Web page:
“So we hired almost 500 permanent full-time teachers to be in classes for September,” she said, which meant tapping deeply into its roster of occasional teachers.
It’s left them “feeling the crunch” with a depleted list of candidates to sub in throughout the school year, she said, so the board posted an ad searching for “uncertified emergency supply teachers,” seeking candidates enrolled in a university program or who have a university degree as well as experience working or volunteering with children and teens.
The board expects an influx of recent grads to emerge from local teacher-training programs in December and hopes to attract more people considering a job in education, Marsh said. She noted that way back as a second-year university student, she “fell in love with the classroom” after taking a job as an unqualified occasional teacher.
Schools will always look for a certified supply teacher first, she added, and uncertified substitutes will not be used for long-term absences in their district.
“When a teacher is away for a day, they have to prepare the entire day in terms of lessons, materials, resources, the strategies to be used if there’s collaboration occurring, who’s working with who,” Marsh said.
“Really, what the occasional teacher is doing that day is answering questions as they arise, making sure students are safe and happy and continuing with their learning.”
‘Planning for these worst-case scenarios’
Provinces and territories have made slight moves to address the issue. For example, the Ontario government announced in early 2021 it would temporarily allow students close to completing teacher-education programs to work as supply teachers.
Retired teachers have traditionally been the most reliable source for substitute teachers, noted Halifax consultant and researcher Bennett, and different jurisdictions have increased the set number of days these retirees can work as substitutes.
However, many recently retired teachers — typically aged 56 to 65 years old, he said — have declined to accept substitute gigs during the pandemic because of the increased risk of illness due to their age.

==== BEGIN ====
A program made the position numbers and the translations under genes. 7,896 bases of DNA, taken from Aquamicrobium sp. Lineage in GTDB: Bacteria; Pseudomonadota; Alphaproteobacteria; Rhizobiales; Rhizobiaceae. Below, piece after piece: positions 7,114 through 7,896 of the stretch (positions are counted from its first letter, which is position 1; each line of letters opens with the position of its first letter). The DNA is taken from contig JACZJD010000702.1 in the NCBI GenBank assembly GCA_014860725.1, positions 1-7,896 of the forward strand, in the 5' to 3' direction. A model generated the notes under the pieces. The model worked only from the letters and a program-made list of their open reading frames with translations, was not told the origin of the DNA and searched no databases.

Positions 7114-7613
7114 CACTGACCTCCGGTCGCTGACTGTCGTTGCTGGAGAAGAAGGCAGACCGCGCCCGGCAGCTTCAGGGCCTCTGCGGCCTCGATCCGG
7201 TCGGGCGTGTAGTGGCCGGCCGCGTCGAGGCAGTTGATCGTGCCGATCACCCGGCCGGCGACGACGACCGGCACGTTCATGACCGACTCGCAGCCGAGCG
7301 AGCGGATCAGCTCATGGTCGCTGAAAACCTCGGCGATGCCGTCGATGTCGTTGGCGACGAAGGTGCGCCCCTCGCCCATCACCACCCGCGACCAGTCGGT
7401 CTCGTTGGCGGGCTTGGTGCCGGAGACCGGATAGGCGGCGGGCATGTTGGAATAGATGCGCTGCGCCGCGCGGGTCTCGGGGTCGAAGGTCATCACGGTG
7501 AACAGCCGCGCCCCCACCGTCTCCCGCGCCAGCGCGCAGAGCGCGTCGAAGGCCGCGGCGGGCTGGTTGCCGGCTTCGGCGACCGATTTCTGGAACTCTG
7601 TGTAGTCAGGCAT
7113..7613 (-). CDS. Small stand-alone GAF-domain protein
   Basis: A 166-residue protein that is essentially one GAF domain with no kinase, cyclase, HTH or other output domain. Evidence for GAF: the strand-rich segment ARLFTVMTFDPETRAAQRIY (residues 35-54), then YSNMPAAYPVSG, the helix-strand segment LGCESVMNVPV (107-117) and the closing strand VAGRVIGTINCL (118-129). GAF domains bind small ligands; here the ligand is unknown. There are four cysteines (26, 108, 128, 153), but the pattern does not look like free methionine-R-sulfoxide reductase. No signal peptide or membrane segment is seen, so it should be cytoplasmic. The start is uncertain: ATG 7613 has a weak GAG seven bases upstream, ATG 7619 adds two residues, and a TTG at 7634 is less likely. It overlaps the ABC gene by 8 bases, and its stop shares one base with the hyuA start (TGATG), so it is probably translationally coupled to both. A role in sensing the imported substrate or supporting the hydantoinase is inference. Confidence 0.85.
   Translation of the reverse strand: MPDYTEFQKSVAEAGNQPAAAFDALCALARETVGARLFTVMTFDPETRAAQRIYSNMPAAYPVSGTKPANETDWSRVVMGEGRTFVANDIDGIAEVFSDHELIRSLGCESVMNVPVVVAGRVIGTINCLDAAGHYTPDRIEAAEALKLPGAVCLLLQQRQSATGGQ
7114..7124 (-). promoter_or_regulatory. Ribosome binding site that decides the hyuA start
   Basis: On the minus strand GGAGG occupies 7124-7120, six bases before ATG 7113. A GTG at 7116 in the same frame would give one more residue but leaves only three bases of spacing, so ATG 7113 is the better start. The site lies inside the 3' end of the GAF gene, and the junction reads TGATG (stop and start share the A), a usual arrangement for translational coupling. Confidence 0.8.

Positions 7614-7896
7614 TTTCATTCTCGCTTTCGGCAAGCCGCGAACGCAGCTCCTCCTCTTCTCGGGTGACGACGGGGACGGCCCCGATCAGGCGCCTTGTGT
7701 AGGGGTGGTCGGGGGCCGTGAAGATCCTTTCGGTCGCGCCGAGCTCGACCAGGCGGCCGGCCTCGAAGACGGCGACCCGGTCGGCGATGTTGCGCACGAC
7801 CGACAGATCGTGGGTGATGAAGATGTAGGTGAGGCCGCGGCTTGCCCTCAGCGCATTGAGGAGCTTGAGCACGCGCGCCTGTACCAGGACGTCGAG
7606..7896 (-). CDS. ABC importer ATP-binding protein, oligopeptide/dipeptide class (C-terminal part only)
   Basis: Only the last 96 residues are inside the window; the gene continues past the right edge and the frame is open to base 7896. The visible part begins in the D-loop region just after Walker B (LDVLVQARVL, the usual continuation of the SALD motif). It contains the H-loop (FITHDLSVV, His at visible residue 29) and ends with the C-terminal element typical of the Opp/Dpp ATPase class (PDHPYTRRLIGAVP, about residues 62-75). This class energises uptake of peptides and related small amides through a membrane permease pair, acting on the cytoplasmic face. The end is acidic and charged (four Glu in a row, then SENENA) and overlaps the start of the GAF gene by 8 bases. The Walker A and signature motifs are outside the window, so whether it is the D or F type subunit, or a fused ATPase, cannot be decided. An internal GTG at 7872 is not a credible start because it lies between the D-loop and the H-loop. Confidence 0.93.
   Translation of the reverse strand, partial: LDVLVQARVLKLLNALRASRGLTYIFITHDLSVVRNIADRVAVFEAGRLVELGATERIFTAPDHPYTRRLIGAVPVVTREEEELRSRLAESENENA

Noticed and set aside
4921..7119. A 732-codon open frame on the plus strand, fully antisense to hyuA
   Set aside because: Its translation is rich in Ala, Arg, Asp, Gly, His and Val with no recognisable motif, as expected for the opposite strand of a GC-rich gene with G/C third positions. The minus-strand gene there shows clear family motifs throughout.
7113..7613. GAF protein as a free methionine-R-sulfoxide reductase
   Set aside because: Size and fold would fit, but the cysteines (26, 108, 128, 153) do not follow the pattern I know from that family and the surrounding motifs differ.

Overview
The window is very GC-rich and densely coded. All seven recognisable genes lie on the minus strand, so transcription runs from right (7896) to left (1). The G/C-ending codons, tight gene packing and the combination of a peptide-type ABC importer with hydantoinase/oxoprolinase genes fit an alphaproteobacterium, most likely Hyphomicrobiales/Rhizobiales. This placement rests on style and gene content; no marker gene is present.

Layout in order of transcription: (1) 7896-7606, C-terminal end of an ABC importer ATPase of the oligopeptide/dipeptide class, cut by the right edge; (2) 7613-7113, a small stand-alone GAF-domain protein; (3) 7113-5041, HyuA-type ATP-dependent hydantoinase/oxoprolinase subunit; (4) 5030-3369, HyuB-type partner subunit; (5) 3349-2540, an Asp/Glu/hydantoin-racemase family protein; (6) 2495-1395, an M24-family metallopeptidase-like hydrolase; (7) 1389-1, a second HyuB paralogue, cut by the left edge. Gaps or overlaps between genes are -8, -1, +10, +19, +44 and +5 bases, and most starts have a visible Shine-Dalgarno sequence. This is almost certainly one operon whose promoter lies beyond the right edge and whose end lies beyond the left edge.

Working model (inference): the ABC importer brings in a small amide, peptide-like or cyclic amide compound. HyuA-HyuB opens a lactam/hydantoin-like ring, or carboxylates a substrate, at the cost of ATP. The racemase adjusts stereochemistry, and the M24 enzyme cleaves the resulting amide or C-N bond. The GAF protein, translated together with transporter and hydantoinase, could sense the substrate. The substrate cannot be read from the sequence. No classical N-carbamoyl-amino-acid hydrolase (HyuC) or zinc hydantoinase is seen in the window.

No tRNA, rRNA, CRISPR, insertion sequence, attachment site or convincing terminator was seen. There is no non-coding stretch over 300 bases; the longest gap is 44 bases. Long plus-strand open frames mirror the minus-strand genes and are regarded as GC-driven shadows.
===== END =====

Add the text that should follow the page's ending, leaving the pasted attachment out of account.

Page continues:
Given all these challenges, school leaders must get proactive, says Bennett, who is also an adjunct professor of education at St. Mary’s University.
COVID-19 could be the first of many major disruptions to education, so “we have to start planning for these worst-case scenarios.”
In the short term, Bennett favours calling upon full-time school staffers to cover off short absences and admin keeping a rotation of “regular” substitutes that serve just two or three schools each year and are more familiar to students — something he says is already happening during the pandemic in many areas.
In the longer run, he wants to see boards building squads of high-quality substitutes by offering more security, opportunities for career development and potential for promotion.
Back in B.C., where Hapke is looking forward to getting back into the classroom as a primary teacher next fall, she believes there’s a need to attract a fresh wave of people to teacher education programs and wants to see more incentives from boards struggling to find educators, such as student loan forgiveness, northern living allowances and housing support.
“Our work needs to be supported, needs to be recognized,” Hapke said. “Respect needs to be put back into the profession.”